Closely held payees — such as family members — will be given a one-year exemption from Single Touch Payroll reporting, the ATO has announced.
Director Michael Karavas (pictured) said that the agency will provide an exemption for closely held payees for the 2019–2020 financial year, with STP reporting for these payees now set to commence from 1 July 2020.
The ATO’s definition of a closely held employee is one who is a non-arm’s length employee, directly related to the entity from which they receive payments, including family members of a family business, directors of a company, and shareholders or beneficiaries.
“What we recognised here is that, generally in these circumstances, a business process of paying themselves is not a traditional payroll process,” Mr Karavas said.
“They may take a drawing when there is cash available in the business, or alternatively, you know, they might be using loan accounts and things like that.
“So recognising that a normal payroll process doesn’t work in that circumstance, we had to look at a way of being able to support real-time reporting or STP reporting for closely held payees.”
Moving forward, Mr Karavas said that the ATO will move to quarterly reporting obligations and look to align its STP approach to the current closely held lodgement concession for the PAYG withholding payment summary annual report.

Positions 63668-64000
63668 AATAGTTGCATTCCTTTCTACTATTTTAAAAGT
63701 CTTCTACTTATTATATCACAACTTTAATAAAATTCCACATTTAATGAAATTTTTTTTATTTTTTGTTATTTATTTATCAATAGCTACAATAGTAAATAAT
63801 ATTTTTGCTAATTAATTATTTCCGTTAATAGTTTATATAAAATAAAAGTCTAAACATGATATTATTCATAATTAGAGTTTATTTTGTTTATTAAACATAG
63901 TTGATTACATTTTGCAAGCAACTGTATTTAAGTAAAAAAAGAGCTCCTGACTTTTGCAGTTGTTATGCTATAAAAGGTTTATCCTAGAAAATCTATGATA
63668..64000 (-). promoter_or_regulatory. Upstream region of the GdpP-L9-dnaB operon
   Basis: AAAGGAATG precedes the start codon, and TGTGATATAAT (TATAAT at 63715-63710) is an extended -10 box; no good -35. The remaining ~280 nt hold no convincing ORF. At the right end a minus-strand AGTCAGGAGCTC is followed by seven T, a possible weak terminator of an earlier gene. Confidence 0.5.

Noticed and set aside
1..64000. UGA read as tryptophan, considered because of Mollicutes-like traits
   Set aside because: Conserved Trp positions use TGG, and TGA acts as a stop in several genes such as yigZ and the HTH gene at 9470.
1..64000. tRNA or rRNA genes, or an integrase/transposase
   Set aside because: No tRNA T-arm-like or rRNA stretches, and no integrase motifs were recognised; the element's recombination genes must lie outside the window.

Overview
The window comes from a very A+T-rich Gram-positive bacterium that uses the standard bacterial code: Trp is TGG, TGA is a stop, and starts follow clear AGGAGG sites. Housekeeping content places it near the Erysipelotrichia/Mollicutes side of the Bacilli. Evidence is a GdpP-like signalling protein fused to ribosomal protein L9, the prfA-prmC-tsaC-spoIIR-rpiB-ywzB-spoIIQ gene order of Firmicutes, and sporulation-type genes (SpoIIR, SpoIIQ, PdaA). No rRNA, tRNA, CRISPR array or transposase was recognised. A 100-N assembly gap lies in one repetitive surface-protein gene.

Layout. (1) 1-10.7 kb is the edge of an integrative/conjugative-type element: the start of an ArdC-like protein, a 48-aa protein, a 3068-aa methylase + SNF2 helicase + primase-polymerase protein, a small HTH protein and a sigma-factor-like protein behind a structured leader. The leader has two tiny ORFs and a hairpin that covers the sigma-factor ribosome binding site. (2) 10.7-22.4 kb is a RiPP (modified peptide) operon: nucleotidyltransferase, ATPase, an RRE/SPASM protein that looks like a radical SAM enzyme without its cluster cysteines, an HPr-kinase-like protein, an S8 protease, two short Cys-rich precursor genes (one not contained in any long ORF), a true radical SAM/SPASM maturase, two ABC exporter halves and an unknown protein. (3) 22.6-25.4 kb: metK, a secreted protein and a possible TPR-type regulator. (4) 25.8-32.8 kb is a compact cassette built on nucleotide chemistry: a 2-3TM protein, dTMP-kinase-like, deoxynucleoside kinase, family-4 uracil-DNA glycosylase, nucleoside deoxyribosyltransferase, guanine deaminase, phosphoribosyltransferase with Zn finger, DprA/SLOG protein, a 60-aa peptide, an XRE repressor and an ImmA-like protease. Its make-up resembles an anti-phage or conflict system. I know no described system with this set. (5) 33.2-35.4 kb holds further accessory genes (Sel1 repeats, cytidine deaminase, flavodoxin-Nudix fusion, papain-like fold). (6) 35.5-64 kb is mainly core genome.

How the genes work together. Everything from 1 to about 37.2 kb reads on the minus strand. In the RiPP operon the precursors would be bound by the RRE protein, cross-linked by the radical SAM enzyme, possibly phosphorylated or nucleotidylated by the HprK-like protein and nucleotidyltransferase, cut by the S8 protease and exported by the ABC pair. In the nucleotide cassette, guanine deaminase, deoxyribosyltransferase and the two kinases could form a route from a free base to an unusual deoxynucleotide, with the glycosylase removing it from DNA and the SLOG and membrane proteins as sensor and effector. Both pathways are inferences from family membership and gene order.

“It won’t be a pay day because lots of them don’t have regular pay days, but a once a quarter, again with the [business] activity statement,” Mr Karavas said.
“This is a recognition that there is a current practice in place,” he said, noting that many businesses see their tax agent or accountant at the end of the year and only finalise wages then.
The ATO will be looking to provide more details around how STP reporting will affect the closely held group in the coming months, with different approaches to quarterly reporting set to be announced.
It has also released an updated list of suppliers of STP software specifically designed for small business users, some of which are already available.
Last month, Matthew Addison of the Institute of Certified Bookkeepers (ICB), one of the stakeholders involved with the development of STP, spoke to My Business about many of the myths currently circulating about Single Touch Payroll.
Mr Addison said that these stakeholders had made clear to the ATO the need for STP to fit with existing business systems and processes, such as irregular payroll within family businesses.
Adam Zuchetti is the editor of My Business, and has steered the publication’s editorial direction since early 2016.